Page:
Pakistan makes its debut at the 58th Venice Biennale with an installation by London-Karachi based artist Naiza Khan. Backed by an all-women team, Khan turns the venue into a map of the Pakistani Island of Manora.
The next six months are an apt time to visit the floating city of Venice, as the mother of all Biennales – the 58th La Biennale di Venezia or Venice Biennale – opened its gate on May 11. Visitors can experience the awe-inspiring creativity of more than 90 countries and 79 individual artists till November 24, 2019. The work of Naiza Khan, an artist based in London and Karachi, has been selected to represent Pakistan’s art and culture for the first time ever at this year’s show. This is nothing less than a historic moment for the nation. Khan’s art depicts Manora Island, an archipelago near the harbour of Karachi city. Titled Manora Field Notes, the Pavilion of Pakistan engages ‘…with multiple bodies of knowledge and narratives including archival material, historical myths and conversations with local communities,’ according to an article on Dawn.
Naiza Khan has exhibited previously at international platforms like Shanghai Biennale (2012) and Kochi-Muziris Biennale (2016). In 2013, she had her first solo exhibition at the Broad Museum in Michigan. Her solo show at the Venice Biennale has been backed by an all-women team comprising curator Zahra Khan (no relation to Naiza Khan), an art connoisseur specialising in South Asian contemporary art, and organiser Asma Rashid, Director of Foundation Art Divvy.
There have been frequent occasions when the Venice Biennale has delivered deep thoughts on political issues. This year, Swiss artist Christoph Büchel has installed a ship in which 700 migrants died in April 2015, and Chinese artists Sun Yuan and Peng Yu have installed a robot that spreads a blood-like liquid around the exhibition site. Naiza Khan’s Manora Field Notes, meanwhile, describes the erasure of the marine past of the Pakistani island of Manora due to rapid development projects. The theme of her installation closely aligns with the Biennale’s title May You Live in Interesting Times, which brings together “…artworks that reflect upon precarious aspects of existence today, including different threats to key traditions, institutions and relationships of the post-war order,” according to the curatorial leader of the Biennale, Ralph Rugoff.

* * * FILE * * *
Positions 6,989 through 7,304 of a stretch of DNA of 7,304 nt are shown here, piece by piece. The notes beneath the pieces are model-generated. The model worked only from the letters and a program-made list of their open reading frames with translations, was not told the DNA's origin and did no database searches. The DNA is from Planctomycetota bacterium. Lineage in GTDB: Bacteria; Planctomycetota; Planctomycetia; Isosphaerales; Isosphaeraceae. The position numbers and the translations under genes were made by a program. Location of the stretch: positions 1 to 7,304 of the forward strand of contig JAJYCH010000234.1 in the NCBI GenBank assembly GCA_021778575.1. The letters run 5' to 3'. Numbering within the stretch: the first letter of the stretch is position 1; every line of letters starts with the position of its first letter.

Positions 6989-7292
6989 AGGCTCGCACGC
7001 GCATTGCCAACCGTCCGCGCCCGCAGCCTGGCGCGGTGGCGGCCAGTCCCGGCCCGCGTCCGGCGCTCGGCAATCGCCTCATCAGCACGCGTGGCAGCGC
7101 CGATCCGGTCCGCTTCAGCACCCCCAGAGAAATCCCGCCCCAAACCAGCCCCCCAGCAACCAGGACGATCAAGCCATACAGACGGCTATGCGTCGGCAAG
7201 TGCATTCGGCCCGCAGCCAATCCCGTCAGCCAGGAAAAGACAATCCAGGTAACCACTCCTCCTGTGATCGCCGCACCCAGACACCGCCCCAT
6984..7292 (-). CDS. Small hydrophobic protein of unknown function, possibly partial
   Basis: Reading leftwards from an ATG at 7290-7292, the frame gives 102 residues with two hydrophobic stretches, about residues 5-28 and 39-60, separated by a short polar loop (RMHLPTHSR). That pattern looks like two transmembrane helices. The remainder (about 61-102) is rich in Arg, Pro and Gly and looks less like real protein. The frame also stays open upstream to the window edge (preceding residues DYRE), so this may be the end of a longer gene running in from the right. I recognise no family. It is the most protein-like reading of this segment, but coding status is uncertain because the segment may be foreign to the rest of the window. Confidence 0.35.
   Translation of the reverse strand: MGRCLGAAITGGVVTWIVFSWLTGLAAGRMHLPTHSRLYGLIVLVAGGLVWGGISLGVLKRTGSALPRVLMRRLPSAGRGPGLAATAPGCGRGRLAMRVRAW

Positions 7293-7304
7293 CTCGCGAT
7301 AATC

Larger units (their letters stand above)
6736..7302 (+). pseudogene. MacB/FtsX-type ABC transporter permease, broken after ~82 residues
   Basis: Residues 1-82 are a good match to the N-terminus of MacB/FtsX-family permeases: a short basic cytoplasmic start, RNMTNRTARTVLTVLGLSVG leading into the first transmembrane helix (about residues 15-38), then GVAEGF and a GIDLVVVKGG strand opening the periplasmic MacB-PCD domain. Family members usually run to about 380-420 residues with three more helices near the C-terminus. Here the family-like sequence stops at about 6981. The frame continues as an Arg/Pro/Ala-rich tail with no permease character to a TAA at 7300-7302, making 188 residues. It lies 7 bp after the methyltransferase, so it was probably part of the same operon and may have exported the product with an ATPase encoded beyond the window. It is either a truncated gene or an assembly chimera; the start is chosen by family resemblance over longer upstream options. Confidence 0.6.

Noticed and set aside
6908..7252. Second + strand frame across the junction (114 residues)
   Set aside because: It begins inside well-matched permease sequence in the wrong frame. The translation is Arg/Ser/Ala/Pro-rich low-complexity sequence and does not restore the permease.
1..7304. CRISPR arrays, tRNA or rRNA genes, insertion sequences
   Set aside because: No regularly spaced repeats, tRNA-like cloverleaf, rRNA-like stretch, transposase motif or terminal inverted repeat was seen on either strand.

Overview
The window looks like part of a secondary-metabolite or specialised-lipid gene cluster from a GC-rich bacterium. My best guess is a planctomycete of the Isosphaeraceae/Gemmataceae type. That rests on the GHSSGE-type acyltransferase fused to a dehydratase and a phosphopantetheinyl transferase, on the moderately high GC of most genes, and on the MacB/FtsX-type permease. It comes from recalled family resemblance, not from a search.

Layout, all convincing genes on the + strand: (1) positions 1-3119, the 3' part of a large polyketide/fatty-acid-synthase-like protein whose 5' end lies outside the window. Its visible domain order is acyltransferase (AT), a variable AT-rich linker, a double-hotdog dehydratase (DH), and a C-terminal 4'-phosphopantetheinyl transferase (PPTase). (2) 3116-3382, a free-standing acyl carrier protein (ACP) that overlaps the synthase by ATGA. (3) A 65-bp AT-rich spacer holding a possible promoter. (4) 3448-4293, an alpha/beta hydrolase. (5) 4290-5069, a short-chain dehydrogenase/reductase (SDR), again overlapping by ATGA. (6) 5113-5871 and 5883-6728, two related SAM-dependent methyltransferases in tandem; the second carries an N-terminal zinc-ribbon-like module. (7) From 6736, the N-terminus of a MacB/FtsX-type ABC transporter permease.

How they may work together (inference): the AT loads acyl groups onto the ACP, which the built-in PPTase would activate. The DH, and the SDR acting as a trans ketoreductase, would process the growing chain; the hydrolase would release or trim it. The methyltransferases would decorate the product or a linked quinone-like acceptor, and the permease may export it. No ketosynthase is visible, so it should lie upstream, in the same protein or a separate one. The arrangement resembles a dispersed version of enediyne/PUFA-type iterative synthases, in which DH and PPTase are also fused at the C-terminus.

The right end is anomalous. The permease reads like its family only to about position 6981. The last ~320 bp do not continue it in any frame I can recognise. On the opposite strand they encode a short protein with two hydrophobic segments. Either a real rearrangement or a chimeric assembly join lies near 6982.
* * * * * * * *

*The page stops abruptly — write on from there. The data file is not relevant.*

Explaining the relevance of Naiza’s work, Zahra Khan stated for the platform Dawn:
“There are few countries which have experienced the upheaval which Pakistan has in recent times. This, along with a significant number of art schools and a long cultural history, has fostered a vibrant and diverse arts scene. Artists speak clearly and powerfully about issues of identity, migration, violence, community and, of course, contemporary issues like climate change. We chose Naiza’s work partly because it also allows for an insight into the mundane – set against the backdrop of an island with a long history, tiny and yet a microcosm in many ways of Pakistan today.”
Manora Field Notes critiques the slow elimination of the island’s natural ecology and portrays the island’s history through depiction of its material culture, public and social spaces and marine past. The setup invites attendees to look at the venue as a ‘map’. The artwork is spread out across three interrelated but scattered places on the site. In the centre of the installation are archival materials related to surveillance and navigation that have been recovered from a 19th-century observatory abandoned on the island. A report called the 1939 India Weather Review builds context for a series of brass pieces and a sound installation. A multi-screen video setup has been created based on a bank of footages that were shot on the island over a span of ten years. It showcases distinct narratives, perspectives and landscapes of Manora Island. Khan has previously worked intensively on addressing gender concerns in her work, but with this artwork, she shifts her focus to architecture, space and objects.